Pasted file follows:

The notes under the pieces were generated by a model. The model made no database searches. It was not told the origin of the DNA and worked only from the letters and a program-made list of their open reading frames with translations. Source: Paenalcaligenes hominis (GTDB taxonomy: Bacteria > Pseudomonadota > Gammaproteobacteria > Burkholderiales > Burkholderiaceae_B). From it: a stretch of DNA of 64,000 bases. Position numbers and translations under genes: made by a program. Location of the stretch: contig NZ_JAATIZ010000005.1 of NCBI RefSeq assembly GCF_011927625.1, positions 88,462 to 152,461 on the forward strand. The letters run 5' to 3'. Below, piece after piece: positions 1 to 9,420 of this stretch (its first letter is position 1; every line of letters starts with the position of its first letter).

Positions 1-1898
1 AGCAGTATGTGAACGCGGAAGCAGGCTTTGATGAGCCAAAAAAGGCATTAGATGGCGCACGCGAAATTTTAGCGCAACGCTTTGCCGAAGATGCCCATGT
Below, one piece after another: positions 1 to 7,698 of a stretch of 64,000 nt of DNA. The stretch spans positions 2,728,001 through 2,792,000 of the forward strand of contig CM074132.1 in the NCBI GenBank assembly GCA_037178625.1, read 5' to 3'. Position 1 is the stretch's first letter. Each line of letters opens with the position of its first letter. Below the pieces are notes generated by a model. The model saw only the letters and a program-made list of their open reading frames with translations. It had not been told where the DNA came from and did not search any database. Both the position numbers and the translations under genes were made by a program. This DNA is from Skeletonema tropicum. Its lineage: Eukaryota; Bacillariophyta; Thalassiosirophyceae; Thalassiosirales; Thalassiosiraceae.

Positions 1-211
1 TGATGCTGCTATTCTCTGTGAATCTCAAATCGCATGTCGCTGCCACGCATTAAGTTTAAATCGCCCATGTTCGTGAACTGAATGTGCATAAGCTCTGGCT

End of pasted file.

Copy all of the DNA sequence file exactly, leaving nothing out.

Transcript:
The notes under the pieces were generated by a model. The model made no database searches. It was not told the origin of the DNA and worked only from the letters and a program-made list of their open reading frames with translations. Source: Paenalcaligenes hominis (GTDB taxonomy: Bacteria > Pseudomonadota > Gammaproteobacteria > Burkholderiales > Burkholderiaceae_B). From it: a stretch of DNA of 64,000 bases. Position numbers and translations under genes: made by a program. Location of the stretch: contig NZ_JAATIZ010000005.1 of NCBI RefSeq assembly GCF_011927625.1, positions 88,462 to 152,461 on the forward strand. The letters run 5' to 3'. Below, piece after piece: positions 1 to 9,420 of this stretch (its first letter is position 1; every line of letters starts with the position of its first letter).

Positions 1-1898
1 AGCAGTATGTGAACGCGGAAGCAGGCTTTGATGAGCCAAAAAAGGCATTAGATGGCGCACGCGAAATTTTAGCGCAACGCTTTGCCGAAGATGCCCATGT
Below, one piece after another: positions 1 to 7,698 of a stretch of 64,000 nt of DNA. The stretch spans positions 2,728,001 through 2,792,000 of the forward strand of contig CM074132.1 in the NCBI GenBank assembly GCA_037178625.1, read 5' to 3'. Position 1 is the stretch's first letter. Each line of letters opens with the position of its first letter. Below the pieces are notes generated by a model. The model saw only the letters and a program-made list of their open reading frames with translations. It had not been told where the DNA came from and did not search any database. Both the position numbers and the translations under genes were made by a program. This DNA is from Skeletonema tropicum. Its lineage: Eukaryota; Bacillariophyta; Thalassiosirophyceae; Thalassiosirales; Thalassiosiraceae.

Positions 1-211
1 TGATGCTGCTATTCTCTGTGAATCTCAAATCGCATGTCGCTGCCACGCATTAAGTTTAAATCGCCCATGTTCGTGAACTGAATGTGCATAAGCTCTGGCT